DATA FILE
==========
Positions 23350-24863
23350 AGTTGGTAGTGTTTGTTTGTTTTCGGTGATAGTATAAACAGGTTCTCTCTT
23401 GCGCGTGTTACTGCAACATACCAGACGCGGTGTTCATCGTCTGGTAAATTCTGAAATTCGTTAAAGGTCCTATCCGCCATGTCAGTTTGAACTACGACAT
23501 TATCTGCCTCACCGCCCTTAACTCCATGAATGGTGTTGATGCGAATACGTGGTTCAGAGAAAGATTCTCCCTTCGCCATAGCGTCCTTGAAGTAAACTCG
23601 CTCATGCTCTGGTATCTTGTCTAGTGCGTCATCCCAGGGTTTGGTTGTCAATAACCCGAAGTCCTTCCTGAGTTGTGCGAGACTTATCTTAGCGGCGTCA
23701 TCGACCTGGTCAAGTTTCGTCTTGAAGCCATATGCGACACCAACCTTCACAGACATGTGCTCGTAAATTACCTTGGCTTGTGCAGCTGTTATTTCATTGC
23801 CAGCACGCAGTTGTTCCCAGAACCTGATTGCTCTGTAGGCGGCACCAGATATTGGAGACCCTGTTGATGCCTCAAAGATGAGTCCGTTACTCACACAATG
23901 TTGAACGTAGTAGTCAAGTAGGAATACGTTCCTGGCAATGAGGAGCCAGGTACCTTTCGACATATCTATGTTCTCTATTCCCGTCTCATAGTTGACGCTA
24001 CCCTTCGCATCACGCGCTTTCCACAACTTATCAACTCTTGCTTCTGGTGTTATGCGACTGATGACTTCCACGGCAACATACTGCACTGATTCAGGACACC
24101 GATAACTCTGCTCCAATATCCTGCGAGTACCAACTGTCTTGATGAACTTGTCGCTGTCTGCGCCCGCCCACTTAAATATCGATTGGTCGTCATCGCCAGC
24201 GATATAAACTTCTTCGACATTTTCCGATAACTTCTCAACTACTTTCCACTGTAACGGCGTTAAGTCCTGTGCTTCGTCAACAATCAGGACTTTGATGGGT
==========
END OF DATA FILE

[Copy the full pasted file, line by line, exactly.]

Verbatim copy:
Positions 23350-24863
23350 AGTTGGTAGTGTTTGTTTGTTTTCGGTGATAGTATAAACAGGTTCTCTCTT
23401 GCGCGTGTTACTGCAACATACCAGACGCGGTGTTCATCGTCTGGTAAATTCTGAAATTCGTTAAAGGTCCTATCCGCCATGTCAGTTTGAACTACGACAT
23501 TATCTGCCTCACCGCCCTTAACTCCATGAATGGTGTTGATGCGAATACGTGGTTCAGAGAAAGATTCTCCCTTCGCCATAGCGTCCTTGAAGTAAACTCG
23601 CTCATGCTCTGGTATCTTGTCTAGTGCGTCATCCCAGGGTTTGGTTGTCAATAACCCGAAGTCCTTCCTGAGTTGTGCGAGACTTATCTTAGCGGCGTCA
23701 TCGACCTGGTCAAGTTTCGTCTTGAAGCCATATGCGACACCAACCTTCACAGACATGTGCTCGTAAATTACCTTGGCTTGTGCAGCTGTTATTTCATTGC
23801 CAGCACGCAGTTGTTCCCAGAACCTGATTGCTCTGTAGGCGGCACCAGATATTGGAGACCCTGTTGATGCCTCAAAGATGAGTCCGTTACTCACACAATG
23901 TTGAACGTAGTAGTCAAGTAGGAATACGTTCCTGGCAATGAGGAGCCAGGTACCTTTCGACATATCTATGTTCTCTATTCCCGTCTCATAGTTGACGCTA
24001 CCCTTCGCATCACGCGCTTTCCACAACTTATCAACTCTTGCTTCTGGTGTTATGCGACTGATGACTTCCACGGCAACATACTGCACTGATTCAGGACACC
24101 GATAACTCTGCTCCAATATCCTGCGAGTACCAACTGTCTTGATGAACTTGTCGCTGTCTGCGCCCGCCCACTTAAATATCGATTGGTCGTCATCGCCAGC
24201 GATATAAACTTCTTCGACATTTTCCGATAACTTCTCAACTACTTTCCACTGTAACGGCGTTAAGTCCTGTGCTTCGTCAACAATCAGGACTTTGATGGGT